In that particular section, I have noticed that joggers and pedestrians usually way outnumber cyclists on the pathways. The pathway there is sometimes totally a multiuse path and sometimes fork into two parts and then back into one path, and joggers are spaced every 100m or so using the bike path so it is difficult to travel at a consistently fast speed by bike. Joggers are often listening to music on headphones so am worried that they will not hear a bike approaching as well. IN fact, I would argue that an out of breath jogger listening on their headphones is way less cognizant of surroundings than the average motorist.

Much more difficult to address though is the issue that Memorial Drive and the river get so close that there is not enough room to cheaply expand the pathway. These spots are always going to be a bottleneck for cyclists.

Personally, when I am looking for speed, I like travelling at dusk on streets with my LED lights on. Much less traffic to contend with and can travel as fast as I like.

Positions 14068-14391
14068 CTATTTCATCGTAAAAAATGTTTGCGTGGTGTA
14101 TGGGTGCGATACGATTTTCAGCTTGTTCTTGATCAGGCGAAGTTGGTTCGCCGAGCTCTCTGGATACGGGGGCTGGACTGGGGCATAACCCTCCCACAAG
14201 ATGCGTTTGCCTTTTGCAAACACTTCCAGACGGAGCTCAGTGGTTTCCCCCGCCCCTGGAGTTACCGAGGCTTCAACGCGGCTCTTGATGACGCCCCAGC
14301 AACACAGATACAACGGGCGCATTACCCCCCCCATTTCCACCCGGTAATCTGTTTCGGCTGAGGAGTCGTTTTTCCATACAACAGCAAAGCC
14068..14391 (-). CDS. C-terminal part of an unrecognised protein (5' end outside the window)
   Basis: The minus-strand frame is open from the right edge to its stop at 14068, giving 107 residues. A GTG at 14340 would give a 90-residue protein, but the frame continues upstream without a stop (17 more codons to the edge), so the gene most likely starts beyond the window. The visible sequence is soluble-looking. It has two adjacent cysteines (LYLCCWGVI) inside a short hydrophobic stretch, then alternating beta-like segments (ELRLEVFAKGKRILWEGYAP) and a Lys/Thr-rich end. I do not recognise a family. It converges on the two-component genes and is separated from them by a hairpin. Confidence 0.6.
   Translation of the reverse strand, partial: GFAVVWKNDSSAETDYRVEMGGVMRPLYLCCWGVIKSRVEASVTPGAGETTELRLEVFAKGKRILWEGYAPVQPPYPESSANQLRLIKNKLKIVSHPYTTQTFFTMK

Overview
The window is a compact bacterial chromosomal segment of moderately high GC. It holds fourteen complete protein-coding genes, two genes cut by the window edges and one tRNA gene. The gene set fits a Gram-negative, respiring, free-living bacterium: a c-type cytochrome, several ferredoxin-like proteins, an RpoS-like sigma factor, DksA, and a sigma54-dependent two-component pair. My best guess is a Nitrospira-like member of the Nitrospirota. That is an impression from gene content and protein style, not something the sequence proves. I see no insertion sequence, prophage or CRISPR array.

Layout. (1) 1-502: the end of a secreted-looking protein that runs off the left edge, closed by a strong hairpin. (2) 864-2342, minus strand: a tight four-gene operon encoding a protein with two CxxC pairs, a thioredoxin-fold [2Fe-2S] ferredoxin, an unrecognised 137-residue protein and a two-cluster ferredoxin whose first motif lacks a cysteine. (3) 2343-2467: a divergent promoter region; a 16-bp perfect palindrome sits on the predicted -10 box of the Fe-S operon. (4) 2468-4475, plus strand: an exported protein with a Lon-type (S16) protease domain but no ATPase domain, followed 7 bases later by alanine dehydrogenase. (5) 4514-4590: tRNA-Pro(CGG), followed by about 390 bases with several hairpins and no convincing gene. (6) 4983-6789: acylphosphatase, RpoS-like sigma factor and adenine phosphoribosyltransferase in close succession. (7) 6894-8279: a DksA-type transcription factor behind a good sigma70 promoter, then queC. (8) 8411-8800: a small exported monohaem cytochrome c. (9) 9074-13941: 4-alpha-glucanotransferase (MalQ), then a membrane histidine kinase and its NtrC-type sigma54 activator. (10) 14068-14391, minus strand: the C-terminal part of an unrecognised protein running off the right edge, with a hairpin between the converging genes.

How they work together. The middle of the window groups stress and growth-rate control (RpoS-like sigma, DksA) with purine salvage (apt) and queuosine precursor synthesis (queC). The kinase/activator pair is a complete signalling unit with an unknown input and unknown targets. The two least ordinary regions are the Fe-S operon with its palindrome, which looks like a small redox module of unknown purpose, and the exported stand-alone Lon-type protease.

Most joggers if they've jogged on our path system for any amount of time know to keep right. Tourists and the clueless are a different case, but except for the most stunned, folks quickly figure out to keep on the right side of the path.

Personally, I'd rather deal with the joggers and walkers than get smooshed by a vehicle on Memorial.

You Need A Thneed
Jun 20, 2011, 10:41 PM
Unless the bicyclist is willing to go the speed limit of traffic, they shouldnt be on the road. Just like a driver going too slow is dangerous, so is a bike. Im pro bikes sharing the road, they just have to follow the rules.

This leaves no place for riders who want to ride faster than 20km/h (which is pretty slow). "Following the rules" means that they have to ride on the road, not on the path. It's not illegal to go lower than the speed limit. It is illegal to go faster than it.